We conducted both studies in person like the original authors and the package is now in press for the special issue of Social Psychology about replication studies. This means that everything was preregistered and all of the data, materials, and proposal are posted here: http://osf.io./project/zwrxc/.
Study 1 Redux (Unpublished):
After finishing the package, we decided to try to conduct a much larger replication attempt of Study 1 but using the internet to facilitate data collection. I like narrow confidence intervals so I wanted to try for a very large sample size. A larger sample size would also facilitate tests of moderation. Using the internet would make data collection easier but it might impair data quality. (I have ideas about dealing with that issue but those will appear in another paper, hopefully!). We selected out anyone who said they made up their responses or did not answer honestly. Our sample size for this replication attempt was 731 college students. As with our in press study, the effect of the sentence unscrambling task on the composite DV was not statistically detectable (t = 0.566, df = 729, p = .578). The d was quite small (d = .04, 95% = -.10 to .19) and the 95% CI fell below the “magic” |.20| threshold for a so-called small effect. The most interesting finding (to me) was that the Honesty-Humility scale of the HEXACO (Lee & Ashton, 2004) was the best predictor of the moral composite ratings across conditions (r = .356, 95% CI = .291 to .418, p < .05, N = 730) out of the four individual difference measures we included at the end of the study (a disgust scale, a bodily self-consciousness scale, and a single-item liberalism-conservatism scale). No individual difference we included moderated the null effect of condition (same for gender). So we tried to find moderators, honestly.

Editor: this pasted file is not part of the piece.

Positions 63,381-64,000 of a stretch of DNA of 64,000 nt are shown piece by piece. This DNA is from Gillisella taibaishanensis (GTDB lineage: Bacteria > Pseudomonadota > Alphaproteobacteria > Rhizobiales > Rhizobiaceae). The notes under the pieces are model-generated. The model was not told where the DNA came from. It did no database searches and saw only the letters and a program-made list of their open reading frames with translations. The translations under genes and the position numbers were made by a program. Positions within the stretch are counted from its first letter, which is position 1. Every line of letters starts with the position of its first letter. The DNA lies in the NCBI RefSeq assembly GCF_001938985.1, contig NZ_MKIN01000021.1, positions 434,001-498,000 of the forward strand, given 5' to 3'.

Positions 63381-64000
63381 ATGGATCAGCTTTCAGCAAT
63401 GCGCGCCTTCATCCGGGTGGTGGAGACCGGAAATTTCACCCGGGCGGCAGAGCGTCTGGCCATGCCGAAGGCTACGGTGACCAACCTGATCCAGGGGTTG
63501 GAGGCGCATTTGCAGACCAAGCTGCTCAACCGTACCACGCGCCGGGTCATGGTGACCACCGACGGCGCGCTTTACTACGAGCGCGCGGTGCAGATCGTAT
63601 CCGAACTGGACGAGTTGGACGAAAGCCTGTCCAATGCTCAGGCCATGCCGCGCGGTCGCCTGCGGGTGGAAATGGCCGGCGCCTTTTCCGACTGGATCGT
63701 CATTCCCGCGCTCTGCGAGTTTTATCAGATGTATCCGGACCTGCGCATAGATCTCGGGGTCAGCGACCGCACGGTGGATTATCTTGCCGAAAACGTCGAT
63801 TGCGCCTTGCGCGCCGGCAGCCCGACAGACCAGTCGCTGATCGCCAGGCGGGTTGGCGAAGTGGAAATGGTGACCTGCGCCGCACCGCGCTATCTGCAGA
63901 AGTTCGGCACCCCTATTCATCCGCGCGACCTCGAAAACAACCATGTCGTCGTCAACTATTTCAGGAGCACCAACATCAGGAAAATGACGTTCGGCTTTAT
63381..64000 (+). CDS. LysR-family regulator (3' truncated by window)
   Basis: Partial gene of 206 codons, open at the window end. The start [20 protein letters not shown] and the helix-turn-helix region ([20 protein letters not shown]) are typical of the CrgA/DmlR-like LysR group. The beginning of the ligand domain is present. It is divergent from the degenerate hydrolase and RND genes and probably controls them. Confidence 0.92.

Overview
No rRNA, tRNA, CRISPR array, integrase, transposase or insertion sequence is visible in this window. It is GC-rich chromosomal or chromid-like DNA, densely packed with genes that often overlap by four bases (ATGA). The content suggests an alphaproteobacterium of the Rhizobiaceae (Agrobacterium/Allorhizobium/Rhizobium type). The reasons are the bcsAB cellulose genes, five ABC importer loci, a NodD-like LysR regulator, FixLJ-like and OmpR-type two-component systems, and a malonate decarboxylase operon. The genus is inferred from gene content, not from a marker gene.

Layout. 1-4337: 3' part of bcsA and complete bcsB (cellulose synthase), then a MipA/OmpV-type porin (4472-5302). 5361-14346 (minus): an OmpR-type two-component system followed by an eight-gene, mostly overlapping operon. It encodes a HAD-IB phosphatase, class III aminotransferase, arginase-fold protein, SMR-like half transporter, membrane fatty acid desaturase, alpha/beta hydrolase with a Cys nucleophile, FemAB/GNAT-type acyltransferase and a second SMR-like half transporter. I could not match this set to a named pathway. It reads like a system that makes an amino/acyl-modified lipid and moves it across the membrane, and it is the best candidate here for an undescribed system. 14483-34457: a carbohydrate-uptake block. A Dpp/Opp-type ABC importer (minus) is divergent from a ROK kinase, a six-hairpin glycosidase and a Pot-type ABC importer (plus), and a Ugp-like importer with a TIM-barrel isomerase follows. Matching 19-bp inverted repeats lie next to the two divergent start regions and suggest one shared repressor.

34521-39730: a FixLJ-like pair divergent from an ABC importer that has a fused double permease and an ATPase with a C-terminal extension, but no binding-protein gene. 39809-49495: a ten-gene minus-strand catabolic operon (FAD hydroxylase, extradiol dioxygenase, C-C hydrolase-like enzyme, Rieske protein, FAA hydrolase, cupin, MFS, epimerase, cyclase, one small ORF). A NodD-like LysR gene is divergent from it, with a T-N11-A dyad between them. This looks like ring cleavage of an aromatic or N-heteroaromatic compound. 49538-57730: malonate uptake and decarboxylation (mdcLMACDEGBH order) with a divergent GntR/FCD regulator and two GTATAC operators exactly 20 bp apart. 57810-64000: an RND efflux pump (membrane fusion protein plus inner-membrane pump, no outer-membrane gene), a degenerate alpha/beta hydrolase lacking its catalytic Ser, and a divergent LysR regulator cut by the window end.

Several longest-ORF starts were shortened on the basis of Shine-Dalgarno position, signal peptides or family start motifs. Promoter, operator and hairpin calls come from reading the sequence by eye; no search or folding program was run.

We have struck out twice now to find the original Study 1 effect. I did a quick and dirty random effects meta-analysis using all four attempts to duplicate Study 1 (the original, the one on the PsychFile drawer, and our two studies). The point estimate for the d was -.130 (95% CI = -.377 to .117, p = .303) and the estimate was even closer to zero using a common effect (or fixed effect) model (d = -.022, 95% CI = -.144 to .099, p = .718). I will provide an excerpt from the in press paper as I think the message is useful to ward off the critics who will blast our research skills and accuse me of some sort of motivated bias…
The current studies suggest that the effect sizes surrounding the impact of cleanliness on moral judgments are probably smaller than the estimates provided by the original studies…It is critical that our work is not considered the last word on the original results…. More broadly, we hope that researchers will continue to evaluate the emotional factors that contribute to moral judgments.
So more research is probably needed to better understand this effect [Don’t you just love Mom and Apple Pie statements!]. However, others can dedicate their time and resources to this effect. We gave it our best shot and pretty much encountered an epic fail as my 10 year old would say. My free piece of advice is that others should use very large samples and plan for small effect sizes.
Note: Thanks to David Johnson and Felix Cheung. I deserve any criticism and they deserve any credit.